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Samoa tourism: Small nation, big story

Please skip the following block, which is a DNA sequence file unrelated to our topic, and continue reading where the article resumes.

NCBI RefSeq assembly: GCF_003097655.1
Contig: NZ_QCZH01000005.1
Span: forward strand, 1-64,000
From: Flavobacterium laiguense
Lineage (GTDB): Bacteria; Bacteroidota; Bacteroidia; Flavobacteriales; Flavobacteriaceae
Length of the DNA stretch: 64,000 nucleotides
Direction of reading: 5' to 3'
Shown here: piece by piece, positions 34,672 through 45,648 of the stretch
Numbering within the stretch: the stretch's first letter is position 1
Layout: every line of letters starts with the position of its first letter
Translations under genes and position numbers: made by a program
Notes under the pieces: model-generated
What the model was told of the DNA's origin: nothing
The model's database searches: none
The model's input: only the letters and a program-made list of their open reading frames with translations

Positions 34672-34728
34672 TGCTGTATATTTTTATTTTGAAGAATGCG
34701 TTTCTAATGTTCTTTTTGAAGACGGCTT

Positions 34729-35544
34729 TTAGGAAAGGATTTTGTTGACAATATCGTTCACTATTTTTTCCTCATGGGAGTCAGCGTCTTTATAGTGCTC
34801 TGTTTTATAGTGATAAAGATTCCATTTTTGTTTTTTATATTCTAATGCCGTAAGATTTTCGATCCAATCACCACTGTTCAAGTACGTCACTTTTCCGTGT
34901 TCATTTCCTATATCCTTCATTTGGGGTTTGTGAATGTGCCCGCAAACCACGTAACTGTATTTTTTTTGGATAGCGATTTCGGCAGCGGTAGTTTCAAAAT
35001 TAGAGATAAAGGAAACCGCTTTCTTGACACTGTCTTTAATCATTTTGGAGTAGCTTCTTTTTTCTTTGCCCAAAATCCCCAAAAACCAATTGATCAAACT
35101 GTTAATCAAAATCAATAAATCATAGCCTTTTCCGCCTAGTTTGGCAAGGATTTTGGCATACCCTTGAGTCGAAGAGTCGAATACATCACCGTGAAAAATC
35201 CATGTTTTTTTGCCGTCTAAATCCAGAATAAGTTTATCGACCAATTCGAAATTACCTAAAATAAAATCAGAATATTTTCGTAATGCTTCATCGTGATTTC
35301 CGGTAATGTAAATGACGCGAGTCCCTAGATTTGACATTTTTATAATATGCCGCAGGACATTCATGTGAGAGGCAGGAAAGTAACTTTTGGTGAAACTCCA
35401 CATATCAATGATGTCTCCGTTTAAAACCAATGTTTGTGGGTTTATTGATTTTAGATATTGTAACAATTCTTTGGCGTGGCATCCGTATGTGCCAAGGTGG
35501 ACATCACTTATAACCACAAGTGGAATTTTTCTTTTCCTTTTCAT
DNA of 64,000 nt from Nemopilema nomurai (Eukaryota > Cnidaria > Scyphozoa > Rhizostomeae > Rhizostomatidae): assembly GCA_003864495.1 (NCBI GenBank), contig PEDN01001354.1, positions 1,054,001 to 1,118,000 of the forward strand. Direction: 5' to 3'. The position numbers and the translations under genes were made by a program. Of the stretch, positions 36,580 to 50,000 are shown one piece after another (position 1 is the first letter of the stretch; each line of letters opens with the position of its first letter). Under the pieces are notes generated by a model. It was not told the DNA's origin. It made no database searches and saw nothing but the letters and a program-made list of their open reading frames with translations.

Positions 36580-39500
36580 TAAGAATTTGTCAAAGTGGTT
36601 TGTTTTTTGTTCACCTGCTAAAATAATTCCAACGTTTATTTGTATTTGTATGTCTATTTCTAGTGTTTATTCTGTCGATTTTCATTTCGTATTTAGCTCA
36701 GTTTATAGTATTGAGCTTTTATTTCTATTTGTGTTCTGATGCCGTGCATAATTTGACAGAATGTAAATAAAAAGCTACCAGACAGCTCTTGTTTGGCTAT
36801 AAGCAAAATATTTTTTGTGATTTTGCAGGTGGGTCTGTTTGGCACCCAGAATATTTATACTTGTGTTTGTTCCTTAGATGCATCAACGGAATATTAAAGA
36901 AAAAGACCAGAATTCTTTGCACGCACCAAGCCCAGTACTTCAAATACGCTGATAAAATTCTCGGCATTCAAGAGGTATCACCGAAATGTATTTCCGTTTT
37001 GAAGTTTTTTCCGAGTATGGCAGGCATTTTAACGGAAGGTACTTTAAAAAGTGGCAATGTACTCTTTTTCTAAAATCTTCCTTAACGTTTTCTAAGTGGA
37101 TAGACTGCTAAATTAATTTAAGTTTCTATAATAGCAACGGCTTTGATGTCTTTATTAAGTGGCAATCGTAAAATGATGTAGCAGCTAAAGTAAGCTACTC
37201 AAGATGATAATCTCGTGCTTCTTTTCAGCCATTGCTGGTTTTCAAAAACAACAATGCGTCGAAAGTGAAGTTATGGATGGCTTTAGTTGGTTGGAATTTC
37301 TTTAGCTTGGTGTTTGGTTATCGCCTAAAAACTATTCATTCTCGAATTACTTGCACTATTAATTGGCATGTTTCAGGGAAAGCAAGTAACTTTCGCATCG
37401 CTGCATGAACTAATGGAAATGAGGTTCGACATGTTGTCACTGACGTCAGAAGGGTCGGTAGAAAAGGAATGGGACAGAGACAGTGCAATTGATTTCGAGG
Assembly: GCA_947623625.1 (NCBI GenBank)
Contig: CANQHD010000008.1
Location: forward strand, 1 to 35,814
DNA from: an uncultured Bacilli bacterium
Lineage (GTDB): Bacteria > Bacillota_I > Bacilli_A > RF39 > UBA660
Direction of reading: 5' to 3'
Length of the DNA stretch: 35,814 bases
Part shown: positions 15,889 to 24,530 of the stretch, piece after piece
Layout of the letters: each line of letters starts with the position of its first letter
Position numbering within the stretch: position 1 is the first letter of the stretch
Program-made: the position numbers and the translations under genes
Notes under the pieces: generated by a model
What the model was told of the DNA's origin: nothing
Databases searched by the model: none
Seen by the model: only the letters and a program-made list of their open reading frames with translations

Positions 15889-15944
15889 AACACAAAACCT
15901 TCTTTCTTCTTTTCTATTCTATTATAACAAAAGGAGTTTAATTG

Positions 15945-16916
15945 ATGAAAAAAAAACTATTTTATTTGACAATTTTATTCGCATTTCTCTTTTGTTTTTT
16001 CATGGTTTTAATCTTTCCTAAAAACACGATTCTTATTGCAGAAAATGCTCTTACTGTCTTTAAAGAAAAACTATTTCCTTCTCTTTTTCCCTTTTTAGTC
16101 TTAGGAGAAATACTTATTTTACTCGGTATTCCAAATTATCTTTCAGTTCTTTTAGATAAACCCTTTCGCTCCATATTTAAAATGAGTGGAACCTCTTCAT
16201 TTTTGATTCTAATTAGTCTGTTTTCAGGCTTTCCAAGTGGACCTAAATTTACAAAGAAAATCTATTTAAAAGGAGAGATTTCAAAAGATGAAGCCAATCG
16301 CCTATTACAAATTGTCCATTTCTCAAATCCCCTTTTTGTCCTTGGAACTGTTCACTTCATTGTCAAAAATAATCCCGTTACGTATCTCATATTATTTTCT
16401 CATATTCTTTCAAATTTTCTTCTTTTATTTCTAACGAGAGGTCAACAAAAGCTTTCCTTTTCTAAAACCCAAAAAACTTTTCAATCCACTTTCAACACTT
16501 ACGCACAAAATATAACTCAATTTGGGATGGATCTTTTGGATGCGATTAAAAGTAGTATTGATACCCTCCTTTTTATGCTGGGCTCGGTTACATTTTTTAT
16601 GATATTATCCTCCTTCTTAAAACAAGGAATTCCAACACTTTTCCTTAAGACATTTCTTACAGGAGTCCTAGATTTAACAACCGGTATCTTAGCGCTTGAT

In the 20th century, as tourism developed here, Samoa cautiously ambled from dreamy notion to actual destination. Sitting half way between San Francisco and Sydney, tropical jewels strewn in the big blue Pacific, Samoa is well known for its pristine beaches and gorgeous waters.But what about the food? Is there a cuisine in Samoa?The story of the food is the story of the people and is a direct reflection of its colonial, post colonial and pre-colonial history. Samoa is a small nation with a big story.Don't be fooled by the sleepy villages and relaxed lifestyle. Samoa is in the throes of a culinary, agricultural and nutritional revolution, with organics at the heart of it. With 35,000 hectares of organic land (over 10 percent of it's entire geography), Samoa is on the move.However it is fair to say that Samoan cuisine has not had a clear path. Its original food culture was straightforward but profound. Like many indigenous cuisines from all over the world, the diet was based on simple but nourishing preparations, here made largely with fish, root crops, tropical fruit, coconut and leafy greens, the best of the earth and ocean. By default organic, these basic dishes are what traditionally sustained Samoa.But then a food invasion began. First, cheap meat imports integrated into the traditional Samoan diet with shocking effect. Corned beef, lamb flaps, turkey tails, and chicken backs, all rejected as too fatty by consumers in their countries of origin, were offloaded here in what renowned Pacific writer Dr Cath Koa Dunsford brilliantly labels \ food colonialism\ and quickly created problems for Samoan health. The foods we eat as a child are our personal building blocks, often bound with nurturing emotion that defies nutritional logic and 'knowing better\